SJC upholds Suffolk DA's decision not to prosecute protesters at 'Straight Pride' rally
A speaker at the so-called "Straight Pride" rally cannot claim he is a victim of disorderly conduct by protesters of the event, the state's highest court ruled Thursday.
The decision from the Massachusetts Supreme Judicial Court upholds Suffolk County District Attorney Rachael Rollins' decision to nolle prosequi -- decline to prosecute — protesters at the rally who were arrested and charged with disorderly conduct and assault and battery on police officers, among other charges.
In his complaint, Rinaldo Del Gallo — who was a marcher and speaker at the rally — says the protesters interfered with his First Amendment rights. But the SJC found there was no evidence that Del Gallo was prevented from speaking.
It is "difficult to find any specific allegation in his lengthy complaint suggesting that any of the charged individuals or their conduct actually prevented him from marching or speaking or even interfered in any way with his doing so," the SJC wrote in its ruling.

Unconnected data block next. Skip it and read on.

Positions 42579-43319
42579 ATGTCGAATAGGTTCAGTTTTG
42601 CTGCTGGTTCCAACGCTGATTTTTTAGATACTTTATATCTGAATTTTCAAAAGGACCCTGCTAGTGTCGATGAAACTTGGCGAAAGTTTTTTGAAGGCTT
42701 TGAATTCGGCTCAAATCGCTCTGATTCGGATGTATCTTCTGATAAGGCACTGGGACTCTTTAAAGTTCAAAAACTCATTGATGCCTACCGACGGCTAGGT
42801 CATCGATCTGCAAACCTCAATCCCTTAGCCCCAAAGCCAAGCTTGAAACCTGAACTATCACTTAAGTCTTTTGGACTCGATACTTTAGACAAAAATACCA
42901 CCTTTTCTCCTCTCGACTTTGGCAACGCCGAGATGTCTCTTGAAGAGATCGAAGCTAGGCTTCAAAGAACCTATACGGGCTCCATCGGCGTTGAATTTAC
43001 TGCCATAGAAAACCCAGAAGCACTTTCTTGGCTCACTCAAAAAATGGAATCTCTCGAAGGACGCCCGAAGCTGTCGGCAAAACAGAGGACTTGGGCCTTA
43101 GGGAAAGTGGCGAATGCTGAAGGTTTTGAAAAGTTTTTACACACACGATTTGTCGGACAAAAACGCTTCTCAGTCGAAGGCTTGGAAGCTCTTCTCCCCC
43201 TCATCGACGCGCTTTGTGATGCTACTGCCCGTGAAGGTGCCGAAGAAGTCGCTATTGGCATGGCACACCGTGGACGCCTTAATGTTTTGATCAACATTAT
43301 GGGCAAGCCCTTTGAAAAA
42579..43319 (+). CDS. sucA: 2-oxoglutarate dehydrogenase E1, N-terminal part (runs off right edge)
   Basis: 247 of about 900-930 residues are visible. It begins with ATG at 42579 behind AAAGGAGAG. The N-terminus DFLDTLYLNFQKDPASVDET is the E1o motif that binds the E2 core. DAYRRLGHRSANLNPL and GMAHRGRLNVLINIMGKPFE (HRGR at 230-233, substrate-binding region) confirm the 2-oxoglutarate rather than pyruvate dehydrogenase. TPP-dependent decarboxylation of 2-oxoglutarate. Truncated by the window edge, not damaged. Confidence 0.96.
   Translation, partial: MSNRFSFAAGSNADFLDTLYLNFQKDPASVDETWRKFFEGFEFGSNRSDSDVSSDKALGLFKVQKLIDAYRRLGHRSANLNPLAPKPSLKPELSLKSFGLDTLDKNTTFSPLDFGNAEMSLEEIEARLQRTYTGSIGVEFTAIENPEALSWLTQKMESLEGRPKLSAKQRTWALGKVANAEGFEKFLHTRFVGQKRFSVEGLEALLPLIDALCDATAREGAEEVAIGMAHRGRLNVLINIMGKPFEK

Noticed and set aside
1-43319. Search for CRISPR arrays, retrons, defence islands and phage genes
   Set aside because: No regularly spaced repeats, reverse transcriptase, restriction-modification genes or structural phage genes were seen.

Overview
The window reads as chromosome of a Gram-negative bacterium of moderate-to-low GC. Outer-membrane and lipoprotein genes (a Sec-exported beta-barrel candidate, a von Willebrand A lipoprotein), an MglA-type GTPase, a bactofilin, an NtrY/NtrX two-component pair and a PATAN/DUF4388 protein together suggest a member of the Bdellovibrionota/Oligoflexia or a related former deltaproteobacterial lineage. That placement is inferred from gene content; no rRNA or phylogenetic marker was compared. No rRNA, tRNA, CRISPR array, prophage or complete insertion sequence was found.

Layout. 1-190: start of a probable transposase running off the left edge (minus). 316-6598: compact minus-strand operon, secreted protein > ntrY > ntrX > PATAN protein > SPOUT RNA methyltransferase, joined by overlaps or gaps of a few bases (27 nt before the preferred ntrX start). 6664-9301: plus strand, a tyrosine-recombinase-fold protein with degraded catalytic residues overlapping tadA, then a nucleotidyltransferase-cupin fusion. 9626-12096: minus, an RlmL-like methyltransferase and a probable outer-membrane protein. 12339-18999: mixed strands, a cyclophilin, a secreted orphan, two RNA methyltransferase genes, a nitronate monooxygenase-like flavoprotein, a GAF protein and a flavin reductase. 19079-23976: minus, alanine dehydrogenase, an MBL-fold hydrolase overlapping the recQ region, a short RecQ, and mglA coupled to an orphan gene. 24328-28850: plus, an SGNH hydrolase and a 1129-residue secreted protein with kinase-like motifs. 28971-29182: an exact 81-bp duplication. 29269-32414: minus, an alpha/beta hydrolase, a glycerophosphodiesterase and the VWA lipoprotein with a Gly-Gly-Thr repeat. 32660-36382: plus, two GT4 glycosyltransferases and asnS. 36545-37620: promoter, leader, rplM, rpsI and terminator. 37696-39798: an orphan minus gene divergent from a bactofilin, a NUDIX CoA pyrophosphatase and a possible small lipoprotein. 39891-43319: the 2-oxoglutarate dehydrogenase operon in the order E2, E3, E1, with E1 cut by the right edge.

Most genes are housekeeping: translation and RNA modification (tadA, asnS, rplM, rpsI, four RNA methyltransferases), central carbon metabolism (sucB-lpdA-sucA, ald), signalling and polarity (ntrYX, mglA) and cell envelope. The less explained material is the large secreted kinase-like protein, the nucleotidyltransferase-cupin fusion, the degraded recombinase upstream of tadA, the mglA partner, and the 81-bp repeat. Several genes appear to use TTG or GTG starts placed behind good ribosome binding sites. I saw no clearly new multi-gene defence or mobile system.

Del Gallo does not claim to have been the victim of any act of violence, nor does he identify any specific people who directly affected him.
The decision also notes that "disorderly conduct" is a crime "against the public peace" — not a crime against a person. Therefore, Del Gallo cannot pursue this action.
Del Gallo is an attorney who represented Mark Sahady, who was charged with taking part in the siege on the U.S. Capitol on Jan. 6.
The prosecution of those arrested at the so-called "Straight Pride" parade has been in the courts before. Notably, in September 2019, the Supreme Judicial Court said that Boston Municipal Court had no authority to reject Rollins' decision to not prosecute one of the protesters.